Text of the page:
2. A group of critics has mounted an assault on the report by the journal Nature that says Thomas Jefferson fathered a child with his slave, Sally Hemmings. This is an old conspiracy theory but it won’t die. The group hasn’t directly contradicted the conclusion that Jefferson is the father. But they do offer considerable evidence that it could have been one of Jefferson’s relatives too, including his brother or several of his nephews. Indeed, the genetic evidence was never of O.J. or Clinton clarity. The original article said the odds were probably about 1 in a 100. The North American Editor of Nature has now suggested that the study was regrettably unclear; “[I]n hindsight we could have done a better job,” she told the Washington Post. But the conspiracy lingers. Why did Nature waive its long-standing policy about press embargoes in such an unusual way when it released the original story? Nature has a policy of not releasing individual stories prior to their embargo date. Traditionally, they distribute all of the articles at once, or not at all. But if they had stuck with that policy, the article would not have appeared until after the election last November. So, they cut loose a story they now admit was written too stridently (and perhaps hurriedly) in a direction that could only help Bill Clinton and defame Founding Father. (Although, I must confess I think that it’s probably better for America if Jefferson did do it.) The delicious irony is that DNA is turning out to be the bane of Clinton’s existence these days.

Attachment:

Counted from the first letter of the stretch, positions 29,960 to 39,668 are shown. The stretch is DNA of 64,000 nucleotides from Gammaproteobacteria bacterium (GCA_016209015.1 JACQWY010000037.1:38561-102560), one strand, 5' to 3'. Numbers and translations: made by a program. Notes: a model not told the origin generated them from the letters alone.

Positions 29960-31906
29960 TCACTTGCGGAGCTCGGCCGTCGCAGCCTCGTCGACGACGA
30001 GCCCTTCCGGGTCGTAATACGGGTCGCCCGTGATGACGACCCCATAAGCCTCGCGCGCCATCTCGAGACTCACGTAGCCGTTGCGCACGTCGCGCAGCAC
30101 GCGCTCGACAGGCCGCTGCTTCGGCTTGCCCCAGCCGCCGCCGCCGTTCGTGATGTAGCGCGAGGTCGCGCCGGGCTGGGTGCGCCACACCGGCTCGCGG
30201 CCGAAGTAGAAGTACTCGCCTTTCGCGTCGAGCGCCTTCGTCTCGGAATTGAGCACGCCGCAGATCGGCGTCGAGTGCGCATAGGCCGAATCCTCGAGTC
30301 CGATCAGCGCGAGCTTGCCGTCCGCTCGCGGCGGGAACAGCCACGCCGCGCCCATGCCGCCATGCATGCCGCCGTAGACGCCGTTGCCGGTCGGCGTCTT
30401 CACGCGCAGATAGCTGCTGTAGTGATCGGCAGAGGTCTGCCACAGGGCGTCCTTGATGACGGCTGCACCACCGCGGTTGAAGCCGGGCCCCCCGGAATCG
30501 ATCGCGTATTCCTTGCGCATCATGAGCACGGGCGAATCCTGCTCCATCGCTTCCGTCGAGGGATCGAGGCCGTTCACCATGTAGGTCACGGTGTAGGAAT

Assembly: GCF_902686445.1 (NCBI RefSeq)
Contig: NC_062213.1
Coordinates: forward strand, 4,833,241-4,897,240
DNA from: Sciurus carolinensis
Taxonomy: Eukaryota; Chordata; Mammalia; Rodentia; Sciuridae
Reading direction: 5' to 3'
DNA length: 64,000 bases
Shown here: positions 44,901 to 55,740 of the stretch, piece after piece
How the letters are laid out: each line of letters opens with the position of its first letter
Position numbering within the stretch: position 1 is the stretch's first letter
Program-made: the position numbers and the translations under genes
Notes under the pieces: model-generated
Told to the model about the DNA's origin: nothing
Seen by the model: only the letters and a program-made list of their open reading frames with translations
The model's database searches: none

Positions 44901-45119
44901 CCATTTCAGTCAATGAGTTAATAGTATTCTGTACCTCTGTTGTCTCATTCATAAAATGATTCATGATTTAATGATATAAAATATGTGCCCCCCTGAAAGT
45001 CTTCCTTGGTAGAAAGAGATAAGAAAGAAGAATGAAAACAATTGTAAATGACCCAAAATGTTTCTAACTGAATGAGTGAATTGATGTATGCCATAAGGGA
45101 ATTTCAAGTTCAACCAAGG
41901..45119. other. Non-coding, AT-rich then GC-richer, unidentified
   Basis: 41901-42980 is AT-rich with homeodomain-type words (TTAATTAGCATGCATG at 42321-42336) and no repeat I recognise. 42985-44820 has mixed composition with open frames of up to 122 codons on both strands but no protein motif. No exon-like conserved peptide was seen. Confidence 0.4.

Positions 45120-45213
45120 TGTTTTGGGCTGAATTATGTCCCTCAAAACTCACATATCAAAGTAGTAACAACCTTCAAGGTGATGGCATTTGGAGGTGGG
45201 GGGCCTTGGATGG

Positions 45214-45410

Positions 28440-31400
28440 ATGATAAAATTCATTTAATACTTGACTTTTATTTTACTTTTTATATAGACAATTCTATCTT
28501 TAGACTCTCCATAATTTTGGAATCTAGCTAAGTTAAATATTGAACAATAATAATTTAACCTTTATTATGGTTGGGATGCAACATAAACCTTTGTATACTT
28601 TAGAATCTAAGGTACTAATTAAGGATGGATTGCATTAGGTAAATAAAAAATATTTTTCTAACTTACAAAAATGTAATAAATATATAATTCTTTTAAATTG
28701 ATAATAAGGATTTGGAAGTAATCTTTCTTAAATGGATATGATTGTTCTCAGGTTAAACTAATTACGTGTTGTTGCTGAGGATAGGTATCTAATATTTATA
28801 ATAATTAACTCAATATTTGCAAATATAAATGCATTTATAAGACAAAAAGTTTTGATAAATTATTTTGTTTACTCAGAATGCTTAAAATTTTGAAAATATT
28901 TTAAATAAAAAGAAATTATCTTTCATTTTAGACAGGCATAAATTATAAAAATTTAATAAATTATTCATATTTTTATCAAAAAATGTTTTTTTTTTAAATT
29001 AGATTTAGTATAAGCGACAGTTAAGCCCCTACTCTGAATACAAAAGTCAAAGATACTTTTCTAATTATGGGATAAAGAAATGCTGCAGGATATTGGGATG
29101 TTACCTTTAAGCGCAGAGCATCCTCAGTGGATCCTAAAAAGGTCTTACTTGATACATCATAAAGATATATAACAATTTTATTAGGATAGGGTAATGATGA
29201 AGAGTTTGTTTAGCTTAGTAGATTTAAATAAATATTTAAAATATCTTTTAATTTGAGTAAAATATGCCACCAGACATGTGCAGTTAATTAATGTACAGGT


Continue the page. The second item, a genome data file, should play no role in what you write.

3. Remember the “Historians in Defense of the Constitution”? These were the men and women who took out the $55,000 ad in the New York Times in order to “deplore the present drive to impeach the President.” They were supposed to be totally impartial (one of their signatories cooperated with the Nature article discussed above) and independent. They spoke as historians. Well, first it turned out, the American Enterprise Magazine reports, that People for the American Way helped organize them. Now it turns out, according to George magazine, that Sid Blumenthal helped pull the strings. This guy has the reverse Midas touch: Everything he gets near turns to fecal matter.


Joe Conason, defender ad nauseam of all things Clinton, has written an interesting column in the latest New York Observer (an excellent paper). He says that people of my ilk condemn the politics of personal destruction practiced by Clinton and his cronies when it is convenient. But we don’t condemn it when it happens to his beloved president. On the surface, it’s a fair point. He says that the purpose of the Paula Jones lawsuit, and all the attacks since, was to destroy the president’s reputation. He says that the various stories being peddled now are all politically motivated and probably false.